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Sustainable solutions in antimicrobials

Features | July 24, 2017 | By:

With environmental concerns about traditional treatments, the industry works to offer more eco-friendly options.

Antimicrobial properties are fast becoming an expected treatment in textiles for applications that range from hospital drapes and linen, to contract and domestic textiles, as well as clothing. While offering protection from germs is a positive, there has been some disquiet concerning the environmental impact of antimicrobial treatments.

In response, fiber and fabric manufacturers are quietly working at finding more sustainable solutions, and the resulting innovations are now starting to become available on the market.

Water pollution

Water pollution is one of the primary concerns with antimicrobial treatments that rely on silver as their active ingredient. Researchers and manufacturers are looking at ways to avoid this through the production process and find alternatives that do not compromise performance.

The Canadian manufacturer Filspec™ has developed two alternatives approaches to antimicrobial treatments: Pearlite™ Rayon and RecoveryFil™. Pearlite Rayon takes its active ingredient from the inside of oyster shells that would normally go straight to the landfill. A pearl viscose offers antimicrobial properties alongside moisture absorption and a soft handle, suitable particularly for sports clothing such as socks.

RecoveryFil uses zinc oxide (ZnO) as an alternative to silver as the active ingredient. It is combined with a Tencel/Lyocell viscose and additional viscose that has been embedded with fine-powdered shell from mother-of-pearl that offers protection from UV rays. The result is a fabric that provides anti-bacterial and SPF 50 sun protection with a soft handle, which makes it well suited for clothing and intimate apparel.

Filspec’s RecoveryFil utilises zinc oxide as an alternative to silver for antimicrobial treatments. Photo: Filspec™.

Researchers at a group of universities headed by Linköping University in Sweden are looking to extend the use of ZnO for smart textiles. In their research and development ZnO is grown on the surface of the textile using a simple aqueous chemical growth method. Initial results indicate strong antimicrobial properties and promising responses as a sensor.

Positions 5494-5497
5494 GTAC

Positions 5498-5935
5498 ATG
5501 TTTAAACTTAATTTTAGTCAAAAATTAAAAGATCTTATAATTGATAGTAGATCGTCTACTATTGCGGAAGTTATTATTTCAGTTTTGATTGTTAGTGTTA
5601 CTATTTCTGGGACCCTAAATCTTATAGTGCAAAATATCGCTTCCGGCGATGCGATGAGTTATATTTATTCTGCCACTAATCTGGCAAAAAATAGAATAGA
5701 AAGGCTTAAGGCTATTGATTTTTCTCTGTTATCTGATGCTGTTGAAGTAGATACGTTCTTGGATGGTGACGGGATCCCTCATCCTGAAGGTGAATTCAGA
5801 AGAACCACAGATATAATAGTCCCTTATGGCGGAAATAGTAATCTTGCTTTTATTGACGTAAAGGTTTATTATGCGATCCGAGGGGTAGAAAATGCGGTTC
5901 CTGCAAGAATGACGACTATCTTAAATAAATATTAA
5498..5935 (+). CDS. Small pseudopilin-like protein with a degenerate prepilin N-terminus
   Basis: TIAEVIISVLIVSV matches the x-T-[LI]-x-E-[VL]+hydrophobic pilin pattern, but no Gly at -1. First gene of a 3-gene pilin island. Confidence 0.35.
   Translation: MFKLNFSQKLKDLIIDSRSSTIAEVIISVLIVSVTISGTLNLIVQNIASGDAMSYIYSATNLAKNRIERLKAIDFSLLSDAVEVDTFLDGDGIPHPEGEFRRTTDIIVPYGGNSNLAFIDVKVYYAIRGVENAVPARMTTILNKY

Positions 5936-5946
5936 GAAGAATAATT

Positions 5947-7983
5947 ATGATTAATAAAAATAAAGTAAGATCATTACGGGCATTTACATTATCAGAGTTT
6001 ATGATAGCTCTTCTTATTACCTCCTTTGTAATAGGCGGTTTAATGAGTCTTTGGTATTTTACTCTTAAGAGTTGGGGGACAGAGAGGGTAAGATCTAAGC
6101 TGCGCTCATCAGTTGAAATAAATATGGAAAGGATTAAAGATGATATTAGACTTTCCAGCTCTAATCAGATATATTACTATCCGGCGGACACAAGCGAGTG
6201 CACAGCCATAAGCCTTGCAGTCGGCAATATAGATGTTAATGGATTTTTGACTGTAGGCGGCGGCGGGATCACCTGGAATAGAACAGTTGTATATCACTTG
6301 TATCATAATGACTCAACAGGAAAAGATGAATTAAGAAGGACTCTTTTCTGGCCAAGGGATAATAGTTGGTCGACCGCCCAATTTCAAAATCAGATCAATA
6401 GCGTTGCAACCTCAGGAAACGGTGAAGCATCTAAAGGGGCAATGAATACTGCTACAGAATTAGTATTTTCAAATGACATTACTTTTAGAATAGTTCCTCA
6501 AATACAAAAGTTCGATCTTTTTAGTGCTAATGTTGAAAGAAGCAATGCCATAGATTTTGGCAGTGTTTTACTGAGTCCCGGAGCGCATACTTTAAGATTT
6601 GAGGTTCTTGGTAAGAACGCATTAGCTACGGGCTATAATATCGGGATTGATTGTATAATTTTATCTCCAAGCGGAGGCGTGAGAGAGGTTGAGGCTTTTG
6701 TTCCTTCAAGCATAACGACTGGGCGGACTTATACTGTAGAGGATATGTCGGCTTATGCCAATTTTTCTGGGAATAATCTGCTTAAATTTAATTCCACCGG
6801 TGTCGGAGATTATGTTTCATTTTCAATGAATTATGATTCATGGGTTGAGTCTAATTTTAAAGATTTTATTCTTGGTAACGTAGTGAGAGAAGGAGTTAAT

In the Slovak Republic, Chemosvit Fibrochem a.s. has been producing fibers for 75 years and since 1974 specializing in polypropylene under the trade name PROLEN® YARN. Yarn qualities include flame retardancy, moisture management and antibacterial properties.

The company prides itself on combining technical innovation with strong sustainable credentials. It has been ISO 9001 certified since 1996, and has since received a number of certification standards, including Oeko-tex Standard 100, and it has become a bluesign® system partner.

New developments have to align to these standards, and the company’s antibacterial yarn is no exception. Prolen Bodyfresh and Prolen Siltex are both multifilament yarns that incorporate biogesic silver ions to inhibit the growth of bacteria, reducing odor and helping to maintain the skin’s freshness. The active agent is incorporated into a hollow fiber to prevent migration during the laundry process into waterways. In retaining the active ingredient for longer, the lifespan of the product is also extended.

Long life

Extending the lifetime of fabrics is a key strategy in creating strong environmental credentials. For most fabrics this involves wear and laundry testing, but antimicrobial materials have additional performance criteria to meet and have to be shown to be effective, particularly through wash cycles.